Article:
The Genetic Diversity team works largely around these three themes:
(1) the use of genetic research to assess the status of species and populations. This includes research into the genetic connection between populations, the effectiveness of ecological connections, genetic diversity within and between populations, the actual size of populations and their adaptive capacity. With these techniques it is also possible to assign individuals to a region or population of origin. This also allows the selection of suitable source populations for reintroduction and other ecological movements of organisms.
(2) DNA barcoding is a set of methods that uses genetic variation between species to identify and name individuals, sometimes morphologically indistinguishable or completely unrecognisable. Using DNA barcoding, for example, we are able to identify which bat species droppings come from, whether or not a pluck of hairs on a barbed wire comes from wolf, what seabirds eat on the basis of their excrements, which plant species a pollinating insect has visited on the basis of the pollen it carries. In the meantime, we have extended this principle to analyses of environmental DNA or eDNA. Analyses on eDNA samples allow, among other things, to detect which species of amphibians and fish are present in rivers, ponds and pools.
3) Forest tree research focuses on interpreting and understanding the adaptive capacity of tree and shrub species and the functioning of forest populations in a changing climate. The formulation of guidelines for appropriate provenance selection in (re)forestation is based on the study of (epi)genetic and phenological variation, as well as on the construction and monitoring of multi-site provenance experiments.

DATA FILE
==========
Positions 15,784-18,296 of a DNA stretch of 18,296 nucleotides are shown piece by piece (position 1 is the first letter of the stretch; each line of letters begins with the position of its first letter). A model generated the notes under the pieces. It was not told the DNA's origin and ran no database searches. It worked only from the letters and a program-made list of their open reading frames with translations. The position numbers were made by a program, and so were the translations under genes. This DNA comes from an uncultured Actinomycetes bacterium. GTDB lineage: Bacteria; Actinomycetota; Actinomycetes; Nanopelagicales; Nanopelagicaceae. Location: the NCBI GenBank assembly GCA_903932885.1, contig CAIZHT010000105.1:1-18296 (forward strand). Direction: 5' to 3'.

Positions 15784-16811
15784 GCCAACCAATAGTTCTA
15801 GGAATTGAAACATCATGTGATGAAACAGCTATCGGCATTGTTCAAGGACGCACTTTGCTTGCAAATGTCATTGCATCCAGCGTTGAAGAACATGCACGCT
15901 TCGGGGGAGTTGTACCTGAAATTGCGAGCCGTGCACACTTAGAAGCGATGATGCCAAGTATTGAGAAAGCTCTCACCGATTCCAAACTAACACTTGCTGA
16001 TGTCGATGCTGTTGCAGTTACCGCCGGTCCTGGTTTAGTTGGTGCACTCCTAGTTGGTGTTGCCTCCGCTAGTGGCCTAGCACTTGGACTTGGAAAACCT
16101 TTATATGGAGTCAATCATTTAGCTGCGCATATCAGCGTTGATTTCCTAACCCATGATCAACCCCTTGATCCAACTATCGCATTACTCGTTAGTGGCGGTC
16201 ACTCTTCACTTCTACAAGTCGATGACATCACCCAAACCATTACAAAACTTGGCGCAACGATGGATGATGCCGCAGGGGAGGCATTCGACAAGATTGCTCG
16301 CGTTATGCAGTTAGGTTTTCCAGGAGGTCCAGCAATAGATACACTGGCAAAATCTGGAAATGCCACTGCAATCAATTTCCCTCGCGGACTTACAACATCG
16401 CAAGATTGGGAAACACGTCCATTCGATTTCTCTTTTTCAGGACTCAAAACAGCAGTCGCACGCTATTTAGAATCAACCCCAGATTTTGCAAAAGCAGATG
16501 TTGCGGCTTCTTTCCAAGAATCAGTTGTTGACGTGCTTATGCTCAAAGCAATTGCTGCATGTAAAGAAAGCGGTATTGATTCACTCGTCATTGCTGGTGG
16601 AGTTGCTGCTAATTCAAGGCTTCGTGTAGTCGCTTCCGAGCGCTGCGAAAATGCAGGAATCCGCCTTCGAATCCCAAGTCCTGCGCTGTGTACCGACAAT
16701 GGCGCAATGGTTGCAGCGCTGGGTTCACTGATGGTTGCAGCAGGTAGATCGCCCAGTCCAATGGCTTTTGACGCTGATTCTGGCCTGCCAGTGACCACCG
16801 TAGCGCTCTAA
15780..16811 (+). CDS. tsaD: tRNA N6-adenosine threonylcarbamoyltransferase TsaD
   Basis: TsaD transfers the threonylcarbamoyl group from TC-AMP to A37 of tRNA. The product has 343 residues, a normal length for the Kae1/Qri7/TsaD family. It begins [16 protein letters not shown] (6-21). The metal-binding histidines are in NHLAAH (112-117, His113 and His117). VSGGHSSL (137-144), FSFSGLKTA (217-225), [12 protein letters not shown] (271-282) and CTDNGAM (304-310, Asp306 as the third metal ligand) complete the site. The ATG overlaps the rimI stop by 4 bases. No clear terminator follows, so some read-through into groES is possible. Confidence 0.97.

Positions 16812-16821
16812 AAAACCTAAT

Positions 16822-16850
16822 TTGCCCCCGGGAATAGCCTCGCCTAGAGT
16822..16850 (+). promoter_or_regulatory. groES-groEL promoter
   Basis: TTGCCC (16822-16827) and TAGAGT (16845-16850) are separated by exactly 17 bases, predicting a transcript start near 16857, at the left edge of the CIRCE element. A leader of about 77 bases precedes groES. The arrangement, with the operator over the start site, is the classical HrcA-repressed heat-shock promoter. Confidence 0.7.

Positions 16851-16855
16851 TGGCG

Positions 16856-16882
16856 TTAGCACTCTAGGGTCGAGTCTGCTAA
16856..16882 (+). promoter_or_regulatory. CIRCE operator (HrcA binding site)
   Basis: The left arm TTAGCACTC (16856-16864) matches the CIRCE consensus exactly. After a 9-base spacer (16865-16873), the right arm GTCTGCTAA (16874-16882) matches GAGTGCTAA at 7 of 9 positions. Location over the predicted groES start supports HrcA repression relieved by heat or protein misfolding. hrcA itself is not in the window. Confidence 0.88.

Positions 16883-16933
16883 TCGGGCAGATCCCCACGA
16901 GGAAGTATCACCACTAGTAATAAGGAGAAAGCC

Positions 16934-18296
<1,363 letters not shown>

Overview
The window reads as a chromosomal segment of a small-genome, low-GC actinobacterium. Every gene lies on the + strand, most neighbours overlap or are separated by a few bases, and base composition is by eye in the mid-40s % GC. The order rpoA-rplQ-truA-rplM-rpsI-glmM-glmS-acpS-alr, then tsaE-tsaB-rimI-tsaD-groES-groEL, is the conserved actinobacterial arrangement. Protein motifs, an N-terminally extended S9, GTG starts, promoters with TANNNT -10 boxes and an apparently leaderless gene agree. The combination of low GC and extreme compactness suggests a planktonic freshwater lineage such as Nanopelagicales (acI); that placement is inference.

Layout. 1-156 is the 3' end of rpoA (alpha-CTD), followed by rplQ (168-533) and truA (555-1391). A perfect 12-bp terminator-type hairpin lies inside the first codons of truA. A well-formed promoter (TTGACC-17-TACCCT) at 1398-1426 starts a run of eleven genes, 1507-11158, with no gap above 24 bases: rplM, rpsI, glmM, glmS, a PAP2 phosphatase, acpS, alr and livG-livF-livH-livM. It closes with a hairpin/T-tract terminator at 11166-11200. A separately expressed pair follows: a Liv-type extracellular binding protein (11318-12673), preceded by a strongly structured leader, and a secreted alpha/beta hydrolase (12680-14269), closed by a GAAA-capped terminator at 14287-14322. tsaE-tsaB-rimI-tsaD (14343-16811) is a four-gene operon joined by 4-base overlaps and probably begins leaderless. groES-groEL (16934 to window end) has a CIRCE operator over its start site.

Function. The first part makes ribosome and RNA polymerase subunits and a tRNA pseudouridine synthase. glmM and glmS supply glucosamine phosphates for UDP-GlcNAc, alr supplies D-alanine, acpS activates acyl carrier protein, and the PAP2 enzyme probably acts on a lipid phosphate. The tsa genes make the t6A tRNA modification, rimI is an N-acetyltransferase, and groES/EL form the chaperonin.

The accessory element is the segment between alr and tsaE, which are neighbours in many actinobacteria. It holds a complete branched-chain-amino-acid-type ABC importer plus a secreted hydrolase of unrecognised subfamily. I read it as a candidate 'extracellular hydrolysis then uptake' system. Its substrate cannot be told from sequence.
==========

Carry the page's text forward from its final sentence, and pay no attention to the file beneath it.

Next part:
The preservation of the genetic richness of native trees and shrubs is guaranteed by the inventory, characterisation and valorisation of the valuable in situ and ex situ collections that INBO has built up over the years.
Finally, the availability of suitable (i.e. climate-adaptive) plant material for (re) forestation and forest conversion is strongly linked to the continuous expansion and updating of the Flemish Register of Forestry Source Material and (especially) the List of Recommended Origins.